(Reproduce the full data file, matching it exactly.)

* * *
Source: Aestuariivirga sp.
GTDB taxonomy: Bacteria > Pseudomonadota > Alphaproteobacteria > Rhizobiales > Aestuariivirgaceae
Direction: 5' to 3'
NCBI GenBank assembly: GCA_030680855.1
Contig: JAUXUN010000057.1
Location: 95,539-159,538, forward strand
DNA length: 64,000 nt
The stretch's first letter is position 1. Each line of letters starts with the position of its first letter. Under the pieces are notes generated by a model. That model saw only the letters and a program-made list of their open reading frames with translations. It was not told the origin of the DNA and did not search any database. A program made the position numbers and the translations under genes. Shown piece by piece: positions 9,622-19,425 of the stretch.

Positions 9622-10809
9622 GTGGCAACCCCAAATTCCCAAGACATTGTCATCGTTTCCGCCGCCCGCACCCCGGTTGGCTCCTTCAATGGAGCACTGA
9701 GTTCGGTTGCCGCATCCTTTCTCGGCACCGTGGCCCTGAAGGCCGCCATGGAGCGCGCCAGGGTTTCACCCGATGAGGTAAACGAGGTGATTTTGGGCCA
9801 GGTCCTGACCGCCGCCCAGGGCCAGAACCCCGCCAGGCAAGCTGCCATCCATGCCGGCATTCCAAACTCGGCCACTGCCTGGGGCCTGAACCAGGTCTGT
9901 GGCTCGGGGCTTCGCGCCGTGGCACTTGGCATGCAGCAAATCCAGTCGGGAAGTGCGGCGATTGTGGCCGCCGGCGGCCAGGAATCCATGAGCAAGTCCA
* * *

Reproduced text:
Source: Aestuariivirga sp.
GTDB taxonomy: Bacteria > Pseudomonadota > Alphaproteobacteria > Rhizobiales > Aestuariivirgaceae
Direction: 5' to 3'
NCBI GenBank assembly: GCA_030680855.1
Contig: JAUXUN010000057.1
Location: 95,539-159,538, forward strand
DNA length: 64,000 nt
The stretch's first letter is position 1. Each line of letters starts with the position of its first letter. Under the pieces are notes generated by a model. That model saw only the letters and a program-made list of their open reading frames with translations. It was not told the origin of the DNA and did not search any database. A program made the position numbers and the translations under genes. Shown piece by piece: positions 9,622-19,425 of the stretch.

Positions 9622-10809
9622 GTGGCAACCCCAAATTCCCAAGACATTGTCATCGTTTCCGCCGCCCGCACCCCGGTTGGCTCCTTCAATGGAGCACTGA
9701 GTTCGGTTGCCGCATCCTTTCTCGGCACCGTGGCCCTGAAGGCCGCCATGGAGCGCGCCAGGGTTTCACCCGATGAGGTAAACGAGGTGATTTTGGGCCA
9801 GGTCCTGACCGCCGCCCAGGGCCAGAACCCCGCCAGGCAAGCTGCCATCCATGCCGGCATTCCAAACTCGGCCACTGCCTGGGGCCTGAACCAGGTCTGT
9901 GGCTCGGGGCTTCGCGCCGTGGCACTTGGCATGCAGCAAATCCAGTCGGGAAGTGCGGCGATTGTGGCCGCCGGCGGCCAGGAATCCATGAGCAAGTCCA